A female majority in Parliament – what’s the big deal?

7 Min Read

September 27, 2013 By Nathalie Munyampenda

Recently, I had an interesting Twitter exchange with a journalist who said it’s good that Rwanda has a female majority in the lower house of Parliament but we need to check “quality”.

Last week, Rwanda cemented its global number one spot with 51 out of 80 seats going to women – that’s 64%. In the last mandate, women were at 56%.

This is cause for celebration, first for women, second for the developing world. The majority is not in the UK, or the US, but in a small country in the heart of Africa that was once known as Genocide land.

So back to my Twitter exchange. The journalist said we needed to assess the quality of the women in Parliament. You know, check that the ladies were pulling their weight. So I asked him how we would assess their quality. I wanted scientific methodology, he insisted on perception.

Both male and female MPs had passed 349 laws and I was curious to see how he would assess impact. Quickly sensing a trap, he said the issue went beyond female MPs; we needed to assess the quality of all MPs, he argued. Others quickly got into the discussion and said given women were now a majority, the quota system should be removed.

Rwanda constitution’s says that either sex should be no less than 30% of all decision making bodies. It is true that the Genocide against the Tutsi wiped out a large proportion of men with tens of thousands now in prison for murder. This left a serious gap that was naturally filled by women.

But this is only half the story. All the men didn’t die, and not all are in prison. There was a conscious decision made by Rwanda’s leadership to give woman a voice. The question is has it paid off?

I haven’t studied this in detail – I invite others to do so – but in the over 300 laws that Parliament passed, Rwanda’s women, urban and rural came out on top.

Women now have the right to inherit, property and land. In Rwanda, we don’t leave our children oil fields or diamond mines, we leave behind land. So giving women rights to land was the fastest way to empower them. Women, especially poor women, are also given preferential treatment for micro-financing. Giving a woman the means to sustain herself is how you cement her right to equality. Income means freedom; it means choice.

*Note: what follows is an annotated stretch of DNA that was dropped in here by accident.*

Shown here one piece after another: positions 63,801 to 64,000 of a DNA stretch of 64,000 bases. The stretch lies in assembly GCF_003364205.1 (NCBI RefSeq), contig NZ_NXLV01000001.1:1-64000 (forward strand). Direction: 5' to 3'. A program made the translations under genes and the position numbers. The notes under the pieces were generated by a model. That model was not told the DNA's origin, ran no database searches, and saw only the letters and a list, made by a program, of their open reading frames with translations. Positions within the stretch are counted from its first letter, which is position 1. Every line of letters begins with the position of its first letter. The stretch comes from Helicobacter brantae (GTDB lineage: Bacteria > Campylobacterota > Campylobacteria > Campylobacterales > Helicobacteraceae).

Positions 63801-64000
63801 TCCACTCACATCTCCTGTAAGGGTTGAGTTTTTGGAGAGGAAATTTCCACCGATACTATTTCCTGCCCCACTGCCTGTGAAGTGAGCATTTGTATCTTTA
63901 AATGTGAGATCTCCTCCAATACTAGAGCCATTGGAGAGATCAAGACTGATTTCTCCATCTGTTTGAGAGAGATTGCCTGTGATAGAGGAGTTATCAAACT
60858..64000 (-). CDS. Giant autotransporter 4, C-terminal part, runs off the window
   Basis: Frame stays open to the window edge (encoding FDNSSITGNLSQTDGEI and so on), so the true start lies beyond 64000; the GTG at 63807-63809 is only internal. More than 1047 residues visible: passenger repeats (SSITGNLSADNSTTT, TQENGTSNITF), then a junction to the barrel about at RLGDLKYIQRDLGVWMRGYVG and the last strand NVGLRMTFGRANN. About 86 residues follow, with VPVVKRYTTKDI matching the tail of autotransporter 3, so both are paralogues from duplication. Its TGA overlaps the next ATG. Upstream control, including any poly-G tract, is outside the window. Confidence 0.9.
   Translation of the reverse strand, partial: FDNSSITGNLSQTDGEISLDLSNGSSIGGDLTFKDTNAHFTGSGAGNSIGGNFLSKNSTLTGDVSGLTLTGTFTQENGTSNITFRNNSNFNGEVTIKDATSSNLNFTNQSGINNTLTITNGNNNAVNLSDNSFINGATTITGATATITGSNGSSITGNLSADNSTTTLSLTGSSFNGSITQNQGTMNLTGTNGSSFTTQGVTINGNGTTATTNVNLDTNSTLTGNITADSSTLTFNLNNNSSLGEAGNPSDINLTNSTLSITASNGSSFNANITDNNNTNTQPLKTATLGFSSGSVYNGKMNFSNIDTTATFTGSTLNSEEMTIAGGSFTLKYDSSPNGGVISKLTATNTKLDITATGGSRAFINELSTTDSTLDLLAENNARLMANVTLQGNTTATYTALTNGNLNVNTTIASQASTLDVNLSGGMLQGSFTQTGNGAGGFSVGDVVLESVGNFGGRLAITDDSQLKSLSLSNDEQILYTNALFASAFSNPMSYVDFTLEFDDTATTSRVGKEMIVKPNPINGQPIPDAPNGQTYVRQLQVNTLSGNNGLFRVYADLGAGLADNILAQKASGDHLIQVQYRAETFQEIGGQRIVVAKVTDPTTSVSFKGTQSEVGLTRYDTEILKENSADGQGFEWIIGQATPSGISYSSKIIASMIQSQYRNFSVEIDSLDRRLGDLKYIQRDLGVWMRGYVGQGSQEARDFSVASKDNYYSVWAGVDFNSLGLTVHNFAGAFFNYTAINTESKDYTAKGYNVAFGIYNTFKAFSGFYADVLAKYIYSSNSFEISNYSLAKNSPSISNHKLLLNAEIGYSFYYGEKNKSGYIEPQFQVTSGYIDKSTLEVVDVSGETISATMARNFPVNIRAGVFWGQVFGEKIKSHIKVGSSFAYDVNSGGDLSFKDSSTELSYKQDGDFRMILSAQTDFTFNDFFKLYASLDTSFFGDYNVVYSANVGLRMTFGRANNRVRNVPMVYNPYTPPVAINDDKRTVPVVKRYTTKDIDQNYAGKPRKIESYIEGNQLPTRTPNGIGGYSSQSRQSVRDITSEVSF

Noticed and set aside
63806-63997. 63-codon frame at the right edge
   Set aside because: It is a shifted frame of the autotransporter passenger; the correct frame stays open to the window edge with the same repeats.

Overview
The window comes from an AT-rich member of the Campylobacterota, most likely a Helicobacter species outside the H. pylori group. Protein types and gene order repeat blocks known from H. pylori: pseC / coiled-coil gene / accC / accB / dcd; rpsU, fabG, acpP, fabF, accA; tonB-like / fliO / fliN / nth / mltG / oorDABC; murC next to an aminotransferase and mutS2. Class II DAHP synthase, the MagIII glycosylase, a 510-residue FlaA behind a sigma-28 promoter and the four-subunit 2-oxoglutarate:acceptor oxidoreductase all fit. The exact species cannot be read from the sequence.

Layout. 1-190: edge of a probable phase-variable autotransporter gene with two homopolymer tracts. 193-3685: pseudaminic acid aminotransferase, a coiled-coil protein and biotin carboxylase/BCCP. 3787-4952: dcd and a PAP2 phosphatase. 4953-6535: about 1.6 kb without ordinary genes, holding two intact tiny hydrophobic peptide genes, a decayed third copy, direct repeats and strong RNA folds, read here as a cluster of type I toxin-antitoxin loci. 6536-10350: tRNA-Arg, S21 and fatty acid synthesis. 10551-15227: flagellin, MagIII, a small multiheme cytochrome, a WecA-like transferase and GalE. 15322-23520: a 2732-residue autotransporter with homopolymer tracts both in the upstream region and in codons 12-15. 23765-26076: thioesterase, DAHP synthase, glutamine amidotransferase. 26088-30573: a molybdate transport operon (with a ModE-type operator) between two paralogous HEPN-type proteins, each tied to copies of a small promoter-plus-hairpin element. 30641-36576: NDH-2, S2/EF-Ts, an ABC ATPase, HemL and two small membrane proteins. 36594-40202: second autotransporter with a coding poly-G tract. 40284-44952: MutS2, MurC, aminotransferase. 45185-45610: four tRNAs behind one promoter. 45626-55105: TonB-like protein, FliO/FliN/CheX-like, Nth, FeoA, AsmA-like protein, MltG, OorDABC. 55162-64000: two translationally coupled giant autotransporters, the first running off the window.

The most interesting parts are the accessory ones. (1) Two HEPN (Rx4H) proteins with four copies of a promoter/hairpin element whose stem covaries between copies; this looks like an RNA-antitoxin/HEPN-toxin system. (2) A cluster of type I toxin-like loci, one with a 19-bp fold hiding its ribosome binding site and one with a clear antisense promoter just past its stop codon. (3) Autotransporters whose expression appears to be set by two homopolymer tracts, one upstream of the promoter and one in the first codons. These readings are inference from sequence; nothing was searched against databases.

For me, however, the most important thing about having so many women in Parliament and other key positions is we now have role models. Young girls can dream big because they have women who blazed the trail before them.

You want to fly a plane, we have a young woman who can tell you all about it. You want to write phone apps, we have a few of those. You want to write books, I can name you two dozens right now. You want to teach, we have deans and professors. You want to build a house, we have construction workers and architects. You want to cook professionally, or drive trucks, or play basketball or paint or be CEO or launch a fashion label…heck if you want to farm commercially, the Minister in charge is a woman!

The point is we have gone from very few women in positions that affected no change, to women in sitting at every desk where decisions are made. Why is this important? Who better to advocate for women then women themselves?

But back to the quota system. I recently heard Dr. Rose Mukantabana, former Speaker of the Chamber of Deputies explain it this way: the quota was established to empower women at all levels. It came along when it was most needed. And it is still needed until rural women can enjoy the same access and opportunities as urban women.

Until then, let the quota run its course and if necessary, let Rwandan men and women decide when it needs to be changed. The good news is in the direct vote (political parties), women won 26 of 53 seats, a percentage shy of 50%. So yes, Rwanda has experienced progress in all forms.

On the matter of quality, it is good to hold our elected representatives accountable. In fact as a young woman who is going to be having children soon, I sure would like the maternity bill revised. However, it is important to not hold the women accountable for “female” related laws.

If this is the case, we have gone backwards. We should hold all MPs accountable for passing laws that benefit citizens, women included. All this to say, I am looking forward to five years of a Parliament that passes laws that benefit us, yet it sure is nice to be number one for something so fundamentally important yet difficult the world over.

Let the world follow Rwanda’s lead.

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